FARC emerged in response to widespread social inequality, political repression, and land disputes in rural areas of Colombia.

Initially, FARC focused on guerrilla warfare and armed resistance against government forces, often targeting military installations, infrastructure, and economic interests.

Over the decades, FARC evolved into one of the most powerful and influential insurgent groups in Colombia, controlling large swathes of territory and engaging in activities such as drug trafficking, extortion, and kidnapping to fund its operations.

1985: M-19 lays down its arms

M-19, short for the 19th of April Movement, was a Colombian guerrilla group formed in 1970.

Initially, M-19 aimed to address social and economic inequalities through armed struggle and revolutionary actions.

However, in 1985, after years of conflict, M-19 decided to lay down its arms and transition into a political party.

The decision to demobilize came after negotiations with the Colombian government, which offered amnesty and the opportunity to participate in the political process.

M-19 subsequently transformed into a legal political party, advocating for its goals through peaceful means within the framework of Colombia’s democratic institutions.

1991: Adoption of a new constitution

In 1991, Colombia adopted a new constitution, replacing the previous one dating back to 1886.

The new constitution introduced significant political and social reforms aimed at addressing longstanding issues of governance, human rights, and decentralization.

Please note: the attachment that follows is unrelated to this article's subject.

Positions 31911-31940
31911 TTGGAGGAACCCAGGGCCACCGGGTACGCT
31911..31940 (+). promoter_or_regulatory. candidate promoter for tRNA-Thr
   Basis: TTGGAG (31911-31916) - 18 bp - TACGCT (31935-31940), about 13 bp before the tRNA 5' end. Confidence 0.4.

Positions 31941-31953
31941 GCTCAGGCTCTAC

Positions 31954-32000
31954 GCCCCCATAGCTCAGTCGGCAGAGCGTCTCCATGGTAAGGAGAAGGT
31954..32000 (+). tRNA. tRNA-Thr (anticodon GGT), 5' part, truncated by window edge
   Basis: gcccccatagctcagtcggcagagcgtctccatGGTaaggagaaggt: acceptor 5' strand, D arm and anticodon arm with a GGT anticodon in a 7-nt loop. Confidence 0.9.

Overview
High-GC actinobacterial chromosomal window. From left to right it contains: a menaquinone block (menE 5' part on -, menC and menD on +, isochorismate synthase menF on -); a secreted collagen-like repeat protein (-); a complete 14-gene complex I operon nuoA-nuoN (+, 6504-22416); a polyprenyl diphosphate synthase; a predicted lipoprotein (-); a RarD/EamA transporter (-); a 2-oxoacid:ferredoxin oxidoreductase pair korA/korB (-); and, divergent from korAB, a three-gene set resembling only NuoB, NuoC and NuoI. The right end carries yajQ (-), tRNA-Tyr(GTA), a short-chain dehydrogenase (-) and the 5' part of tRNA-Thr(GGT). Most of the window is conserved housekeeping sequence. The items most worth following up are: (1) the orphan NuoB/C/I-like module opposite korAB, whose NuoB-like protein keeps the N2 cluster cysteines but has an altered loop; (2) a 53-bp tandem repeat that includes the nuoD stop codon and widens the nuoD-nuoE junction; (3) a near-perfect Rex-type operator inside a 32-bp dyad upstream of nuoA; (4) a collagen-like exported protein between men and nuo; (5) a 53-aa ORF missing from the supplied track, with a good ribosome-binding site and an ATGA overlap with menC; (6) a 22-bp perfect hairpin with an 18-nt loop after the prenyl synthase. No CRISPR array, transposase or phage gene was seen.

Key provisions of the 1991 constitution include the recognition of fundamental rights and liberties, the establishment of a system of checks and balances between the executive, legislative, and judicial branches of government, and the promotion of cultural diversity and multiculturalism.

Additionally, the constitution granted greater autonomy to Colombia’s regions and recognized the rights of indigenous peoples and Afro-Colombian communities.

The adoption of the 1991 constitution marked a milestone in Colombia’s transition to a more inclusive and democratic society.

2000s: Intensification of the conflict

Despite efforts to negotiate peace and address the root causes of the conflict, the 2000s saw an intensification of the armed conflict in Colombia.

Government forces, paramilitary groups, and guerrilla organizations like FARC continued to engage in hostilities, resulting in widespread violence, displacement, and human rights abuses.

The conflict was fueled by various factors, including territorial disputes, control over drug trafficking routes, and resistance to government authority.

Efforts to reach a negotiated settlement were complicated by deep-seated mistrust, competing interests, and the presence of illegal armed groups operating outside the bounds of the law.

The intensification of the conflict underscored the challenges of achieving lasting peace and stability in Colombia and the need for sustained efforts to address the underlying causes of violence and insecurity.

2016: Peace agreement with FARC

In 2016, the Colombian government and the Revolutionary Armed Forces of Colombia (FARC) signed a historic peace agreement, formally ending more than five decades of armed conflict.

The peace agreement included provisions for disarmament, demobilization, and reintegration of FARC fighters into civilian life.

It also addressed key issues such as rural development, political participation, transitional justice, and the eradication of illicit drug cultivation.

The peace agreement was hailed as a significant step towards reconciliation and stability in Colombia, although its implementation faced challenges and setbacks.

Despite ongoing obstacles, the peace agreement represented a landmark achievement in Colombia’s quest for peace and offered hope for a brighter and more prosperous future for all Colombians.